Utah couple ends legal fight over child's adoption
A Utah couple are ending their fight to overturn a judge's ruling that sent a toddler placed at birth for adoption back to her father.
On Monday, Jared and Kristi Frei asked the Utah Supreme Court to voluntarily dismiss their appeal, saying the continued legal battle wasn't worth the potential psychological damage the 2-year-old girl might experience if her custody continued to shift.
Terry Achane, currently stationed at Fort Jackson in South Carolina, received custody of his daughter Teleah on Jan. 25. The court was to hear the Freis' appeal in March.
The dismissal motion, filed by the Freis' attorney Lance Rich, states that the couple believes 4th District Judge Darold McDade made "serious errors" in giving Achane custody of his daughter, who was placed for adoption without her father's knowledge or consent.
But the only way they could "ultimately prevail" would be if it were beyond dispute that Teleah did not successfully transition to her father.
Rich issued a statement on behalf of the Freis on Monday that said they had decided not to pursue the appeal of the contested adoption "after considerable thought and reflection under heart-wrenching circumstances."
"The Freis are committed to working with Mr. Achane to assist the child in making a successful transition," the statement said. "Because the Freis love the child deeply and want her to succeed in life, they are willing to put her needs before their own hopes and desires and would rather drop the appeal than risk the child suffering potential psychological and emotional consequences resulting from her either not making a successful transition or transitioning to caregivers multiple times in this critical stage of her development."
Achane, 31, and his then-wife Tira Bland were living in Texas when she conceived Teleah, who was due in mid-March 2011. Achane, an Army drill sergeant, received a job transfer to South Carolina that winter and left Texas in mid-January to set up a home. Ten days later, Bland decided to place their baby for adoption and traveled to Utah to give birth. She claimed her husband had abandoned her and had no interest in their child.
The Adoption Center of Choice placed the baby, born on March 1, 2011, with the Freis. Achane was initially unable to reach his wife and did not learn what had happened until June 2011. He immediately contacted the agency and demanded the return of his daughter, which was refused. In November, McDade ruled Achane's parental rights had been violated, dismissed the adoption and ordered the child's return to her father. At that point, the Freis appealed.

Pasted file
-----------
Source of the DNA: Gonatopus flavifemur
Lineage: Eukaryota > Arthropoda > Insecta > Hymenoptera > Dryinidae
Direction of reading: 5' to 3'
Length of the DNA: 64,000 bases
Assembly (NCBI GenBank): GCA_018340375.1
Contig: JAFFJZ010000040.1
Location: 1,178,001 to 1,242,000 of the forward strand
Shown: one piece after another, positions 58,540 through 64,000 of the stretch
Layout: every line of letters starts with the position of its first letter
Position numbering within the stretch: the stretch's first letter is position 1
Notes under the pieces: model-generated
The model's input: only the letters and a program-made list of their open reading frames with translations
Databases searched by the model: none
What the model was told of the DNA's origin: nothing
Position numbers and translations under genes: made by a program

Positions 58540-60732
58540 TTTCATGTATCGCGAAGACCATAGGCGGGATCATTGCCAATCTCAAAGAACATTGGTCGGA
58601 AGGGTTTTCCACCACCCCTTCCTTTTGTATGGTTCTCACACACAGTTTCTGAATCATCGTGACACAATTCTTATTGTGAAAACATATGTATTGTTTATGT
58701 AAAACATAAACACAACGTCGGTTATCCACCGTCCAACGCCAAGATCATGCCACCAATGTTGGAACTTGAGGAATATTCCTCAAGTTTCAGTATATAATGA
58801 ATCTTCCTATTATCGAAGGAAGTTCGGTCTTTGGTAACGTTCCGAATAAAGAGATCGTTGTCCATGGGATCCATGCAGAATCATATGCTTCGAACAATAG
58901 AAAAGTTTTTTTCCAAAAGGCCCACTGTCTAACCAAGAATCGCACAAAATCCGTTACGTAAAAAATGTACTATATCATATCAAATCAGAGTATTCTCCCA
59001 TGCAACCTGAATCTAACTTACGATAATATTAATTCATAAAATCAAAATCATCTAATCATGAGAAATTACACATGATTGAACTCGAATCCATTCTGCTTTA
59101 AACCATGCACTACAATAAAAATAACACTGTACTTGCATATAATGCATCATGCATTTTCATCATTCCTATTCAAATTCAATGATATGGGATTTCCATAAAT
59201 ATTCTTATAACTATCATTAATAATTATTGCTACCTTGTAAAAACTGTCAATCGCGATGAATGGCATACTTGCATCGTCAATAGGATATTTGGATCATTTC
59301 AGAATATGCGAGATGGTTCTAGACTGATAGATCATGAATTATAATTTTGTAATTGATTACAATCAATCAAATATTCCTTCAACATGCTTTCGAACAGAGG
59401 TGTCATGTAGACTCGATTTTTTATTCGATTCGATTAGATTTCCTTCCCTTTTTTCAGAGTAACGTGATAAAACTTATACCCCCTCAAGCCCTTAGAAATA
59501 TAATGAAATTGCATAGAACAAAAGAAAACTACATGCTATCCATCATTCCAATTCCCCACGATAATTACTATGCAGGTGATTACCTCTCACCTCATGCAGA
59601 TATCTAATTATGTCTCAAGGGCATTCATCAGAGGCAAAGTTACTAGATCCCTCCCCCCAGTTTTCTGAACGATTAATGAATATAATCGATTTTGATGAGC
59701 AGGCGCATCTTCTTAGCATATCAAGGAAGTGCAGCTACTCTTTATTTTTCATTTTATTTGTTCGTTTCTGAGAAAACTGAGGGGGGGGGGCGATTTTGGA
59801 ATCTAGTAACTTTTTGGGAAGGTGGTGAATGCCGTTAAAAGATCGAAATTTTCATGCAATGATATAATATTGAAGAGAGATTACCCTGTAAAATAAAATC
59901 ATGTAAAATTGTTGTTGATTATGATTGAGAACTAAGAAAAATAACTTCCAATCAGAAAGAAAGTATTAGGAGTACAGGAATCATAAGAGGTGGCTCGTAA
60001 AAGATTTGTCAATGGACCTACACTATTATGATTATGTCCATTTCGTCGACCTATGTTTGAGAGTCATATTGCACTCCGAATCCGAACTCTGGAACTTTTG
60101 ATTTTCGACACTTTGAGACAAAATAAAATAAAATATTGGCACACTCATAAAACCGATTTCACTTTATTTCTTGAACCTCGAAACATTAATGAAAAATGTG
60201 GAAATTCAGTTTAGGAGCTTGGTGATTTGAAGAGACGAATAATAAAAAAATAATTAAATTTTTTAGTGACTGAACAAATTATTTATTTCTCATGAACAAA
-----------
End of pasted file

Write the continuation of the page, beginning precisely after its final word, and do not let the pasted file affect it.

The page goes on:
"We are extremely pleased that the Freis' have decided to drop their appeal to the Utah Supreme Court and to allow Teleah and her father an opportunity to move on with their lives together as they should have been allowed to do almost two years ago," said attorney Mark Wiser, who with his son Scott represented Terry Achane. "Legally speaking, it is probably a smart decision on their part to not allow the Supreme Court to rule on this case as it would have provided a very bad legal precedent that might have forced the Utah adoption industry to clean up their act of going behind fathers' backs to terminate their parental rights. This case was so important because it placed the focus on allowing parents to care for their children and not having others deny them their fundamental right to parent."
Frei family statement
"After considerable thought and reflection under heart-wrenching circumstances, the Freis have decided not to pursue their appeal of this contested adoption. Although the Freis remain convinced that the district court committed significant legal errors in this case, they believe that it would be best for the child to drop their appeal now that she has been transferred into the custody of Mr. Achane. The Freis are committed to working with Mr. Achane to assist the child in making a successful transition. Because the Freis love the child deeply and want her to succeed in life, they are willing to put her needs before their own hopes and desires and would rather drop the appeal than risk the child suffering potential psychological and emotional consequences resulting from her either not making a successful transition or transitioning to caregivers multiple times in this critical stage of her development."